The answer is – nobody knows, because the prisoners are all dead. And they’re not really in a position to lay a complaint. Even if they were – that wouldn’t help much if the watchdog just sniffs around the Corrections Inspector’s feet, and then goes back to sleep.

Prisoner dies because Corrections reluctant to pay $300 for doctor on weekend

Jai Davis died from a drug overdose two days after being remanded to Otago prison in February 2011. The inquest into his death starts in Dunedin next week – on Monday 24 November, 2014. The hearing is likely to last two weeks and will expose numerous failings by prison management, prison nurses and prison officers who all knew Davis was ‘internally concealing’ drugs but never bothered to call a doctor or an ambulance.

InternalHere’s the background. Knowing he was going to be arrested, Davis tried to smuggle in codeine and benzodiazepines for some other prisoners. Corrections knew he had drugs inside him because they’d been monitoring phone calls from these prisoners asking Davis to bring in some ‘candy’ when he turned himself in.

The police also knew Davis had drugs on board because Corrections told them.  They asked police to keep him away from other prisoners when he appeared in court – in case he tried to pass the drugs on.

Once he was taken to prison, Corrections put Davis in a special ‘dry’ cell for ‘At Risk’ prisoners. These cells don’t have toilets. When the inmate wants to ‘go’, he is given a cardboard potty and is watched while he defecates. Once he’s done, prison officers look though the faeces to see what came out.  Corrections put Davis in one of these observation cells so they could catch him with the drugs and charge him with smuggling in contraband.

Prison manager failed to call doctor

The manager at Otago Correctional facility is Jack Harrison (below). OCFThroughout the two days that Davis was in prison, his team (managers, nurses and prison officers) broke all their own rules.  One of those rules is: “The Management of Prisoners Suspected of Internally Concealing Unauthorised Items”.  It clearly states that prison management is required to “inform a medical officer (a doctor) that the prisoner is being confined to a dry cell”.  The prison manager, Ann Matenga, who was on duty when Davis was admitted signed a form stating she would advise the doctor of the situation. She never did.

On the Sunday morning, two days after he was admitted, Davis was clearly not well. One of the prison officers who was monitoring him subsequently told police:

“The nurse was assessing Davis.  I stood at the cell door while she did this.  Jai (Davis) looked like a corpse, he was grey coloured and was scratching badly – his arms were real red.  His eyes were sunken and he had the cold sweats.  He was definitely not his usual self and he had slurred speech as well.  To my mind, he was showing all the signs of someone being on drugs.  What’s more his breath smelt like faeces.  I could smell it from where I was when he was talking to the nurse.  The nurse said he was fine and that was that.  I thought to myself, I am glad that’s your call, because to me, he looked as though he should have been in hospital.”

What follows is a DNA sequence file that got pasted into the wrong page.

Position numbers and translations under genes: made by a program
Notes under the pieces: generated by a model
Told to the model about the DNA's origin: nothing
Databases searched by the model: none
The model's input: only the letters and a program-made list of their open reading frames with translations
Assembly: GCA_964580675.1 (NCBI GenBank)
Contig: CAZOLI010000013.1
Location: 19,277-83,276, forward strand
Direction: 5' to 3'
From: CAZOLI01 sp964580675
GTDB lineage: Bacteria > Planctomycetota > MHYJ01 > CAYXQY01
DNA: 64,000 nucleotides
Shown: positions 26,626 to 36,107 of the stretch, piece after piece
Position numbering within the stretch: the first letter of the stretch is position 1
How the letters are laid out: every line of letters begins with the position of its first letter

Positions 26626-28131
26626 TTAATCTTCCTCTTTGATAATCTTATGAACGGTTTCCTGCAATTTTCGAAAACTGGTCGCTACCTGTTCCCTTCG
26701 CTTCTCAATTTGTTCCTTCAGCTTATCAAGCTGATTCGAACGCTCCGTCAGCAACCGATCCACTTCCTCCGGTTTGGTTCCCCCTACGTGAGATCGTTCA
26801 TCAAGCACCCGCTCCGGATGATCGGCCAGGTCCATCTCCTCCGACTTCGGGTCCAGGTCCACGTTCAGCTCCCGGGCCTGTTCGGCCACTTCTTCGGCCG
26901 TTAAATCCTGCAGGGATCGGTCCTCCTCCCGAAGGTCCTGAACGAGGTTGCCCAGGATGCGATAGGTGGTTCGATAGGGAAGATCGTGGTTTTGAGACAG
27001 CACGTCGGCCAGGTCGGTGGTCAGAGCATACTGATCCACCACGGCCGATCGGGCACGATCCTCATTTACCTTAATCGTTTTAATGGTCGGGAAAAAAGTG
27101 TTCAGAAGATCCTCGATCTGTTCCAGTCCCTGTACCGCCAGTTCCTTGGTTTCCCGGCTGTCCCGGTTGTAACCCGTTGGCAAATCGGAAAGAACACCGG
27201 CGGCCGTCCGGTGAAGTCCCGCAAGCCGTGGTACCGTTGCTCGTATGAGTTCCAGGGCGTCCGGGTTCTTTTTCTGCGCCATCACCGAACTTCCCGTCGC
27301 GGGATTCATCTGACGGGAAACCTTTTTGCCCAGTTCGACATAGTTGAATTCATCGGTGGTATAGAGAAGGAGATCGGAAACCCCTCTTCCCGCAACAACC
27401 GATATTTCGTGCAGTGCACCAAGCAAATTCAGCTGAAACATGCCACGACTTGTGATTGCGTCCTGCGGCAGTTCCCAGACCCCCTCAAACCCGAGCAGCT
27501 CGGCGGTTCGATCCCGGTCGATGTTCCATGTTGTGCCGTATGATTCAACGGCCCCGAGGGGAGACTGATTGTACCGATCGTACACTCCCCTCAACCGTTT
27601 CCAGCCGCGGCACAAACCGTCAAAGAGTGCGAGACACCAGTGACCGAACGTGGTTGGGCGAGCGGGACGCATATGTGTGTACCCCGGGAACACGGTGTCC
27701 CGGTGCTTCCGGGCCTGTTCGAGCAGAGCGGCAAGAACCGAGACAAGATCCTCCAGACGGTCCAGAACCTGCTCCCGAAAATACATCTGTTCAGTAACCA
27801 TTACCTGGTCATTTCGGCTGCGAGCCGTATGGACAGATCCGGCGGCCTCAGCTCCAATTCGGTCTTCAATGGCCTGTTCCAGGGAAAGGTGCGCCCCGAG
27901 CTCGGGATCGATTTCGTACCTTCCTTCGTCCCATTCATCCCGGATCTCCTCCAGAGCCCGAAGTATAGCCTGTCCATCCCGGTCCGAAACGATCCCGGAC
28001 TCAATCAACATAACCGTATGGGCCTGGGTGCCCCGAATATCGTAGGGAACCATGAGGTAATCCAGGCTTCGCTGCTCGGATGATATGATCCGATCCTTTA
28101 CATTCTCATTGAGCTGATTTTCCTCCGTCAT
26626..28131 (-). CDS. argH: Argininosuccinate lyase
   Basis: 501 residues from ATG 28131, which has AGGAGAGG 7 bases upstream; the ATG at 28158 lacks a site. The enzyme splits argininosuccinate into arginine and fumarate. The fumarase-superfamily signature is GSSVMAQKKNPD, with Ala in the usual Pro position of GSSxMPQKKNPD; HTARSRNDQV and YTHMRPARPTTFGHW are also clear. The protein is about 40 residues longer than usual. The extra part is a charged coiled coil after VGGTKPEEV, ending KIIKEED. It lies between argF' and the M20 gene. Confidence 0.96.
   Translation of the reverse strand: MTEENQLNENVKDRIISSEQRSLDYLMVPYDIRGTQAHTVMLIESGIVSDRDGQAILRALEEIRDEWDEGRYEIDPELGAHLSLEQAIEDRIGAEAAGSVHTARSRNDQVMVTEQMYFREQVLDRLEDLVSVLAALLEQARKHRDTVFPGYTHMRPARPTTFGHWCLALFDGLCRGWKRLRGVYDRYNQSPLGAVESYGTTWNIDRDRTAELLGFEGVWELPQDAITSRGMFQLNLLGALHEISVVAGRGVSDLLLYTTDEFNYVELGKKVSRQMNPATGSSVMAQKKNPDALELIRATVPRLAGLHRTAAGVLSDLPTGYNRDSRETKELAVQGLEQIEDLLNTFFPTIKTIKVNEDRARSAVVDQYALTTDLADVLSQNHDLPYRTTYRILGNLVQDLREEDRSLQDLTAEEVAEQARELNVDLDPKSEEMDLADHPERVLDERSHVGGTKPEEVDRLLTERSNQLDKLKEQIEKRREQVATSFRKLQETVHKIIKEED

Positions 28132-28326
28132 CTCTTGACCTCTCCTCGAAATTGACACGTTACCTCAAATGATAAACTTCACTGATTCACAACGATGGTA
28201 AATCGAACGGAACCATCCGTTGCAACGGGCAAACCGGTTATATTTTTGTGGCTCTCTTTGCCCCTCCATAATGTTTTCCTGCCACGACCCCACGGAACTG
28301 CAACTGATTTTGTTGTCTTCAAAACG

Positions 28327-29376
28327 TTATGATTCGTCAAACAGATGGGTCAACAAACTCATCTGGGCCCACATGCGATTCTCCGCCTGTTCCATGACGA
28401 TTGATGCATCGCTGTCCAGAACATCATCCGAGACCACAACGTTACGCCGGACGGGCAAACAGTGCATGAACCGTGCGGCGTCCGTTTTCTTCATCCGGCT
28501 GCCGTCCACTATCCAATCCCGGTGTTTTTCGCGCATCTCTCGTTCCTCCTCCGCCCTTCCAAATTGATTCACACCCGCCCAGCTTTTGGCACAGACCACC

Another nurse who was on duty later that afternoon, Janice Horne, also thought Davis was under the influence of drugs. Corrections investigator, David Morrison, wrote: “Her assessment of Mr Davis at this time was that he was under the influence of some drug because of the slow movements that he was making”.   Janice Horne knocked off work at 8.00pm that evening and subsequently told Mr Morrison (and the police) that she saw no reason to call a doctor. She thought Mr Davis was fine, even though he was clearly under the influence of drugs. Davis died two hours later.  There was a camera in the cell recording every movement he made and the last one, the ‘death shake’, was at 10.01pm, two hours after Ms Horne went home. By the time prison officers realised he was dead – at about 5.00am the next morning –  his body was already stiff from rigor mortis.

Life is cheap in Otago prison

Davis was seen by five different nurses over the course of the weekend. They all knew he was in the ‘dry’ cell suspected of internally concealing drugs. Not one of them called the doctor. They didn’t even call the health centre manager. Nurses have a Code of Conduct which requires them, among many other obligations, to “Act promptly if a health consumer’s safety is compromised.” All five nurses responsible for Mr Davis’ health care over the weekend abandoned their ethics and ignored the Code of Conduct.

When the nurses were subsequently interviewed by the police and asked why they didn’t call the doctor, two of them said that cost was a factor. They said that calling the doctor out on the weekend was discouraged because the prison is 45 minutes’ drive from Dunedin where the prison doctor lived and a callout cost $300.  Life is cheap in Otago prison.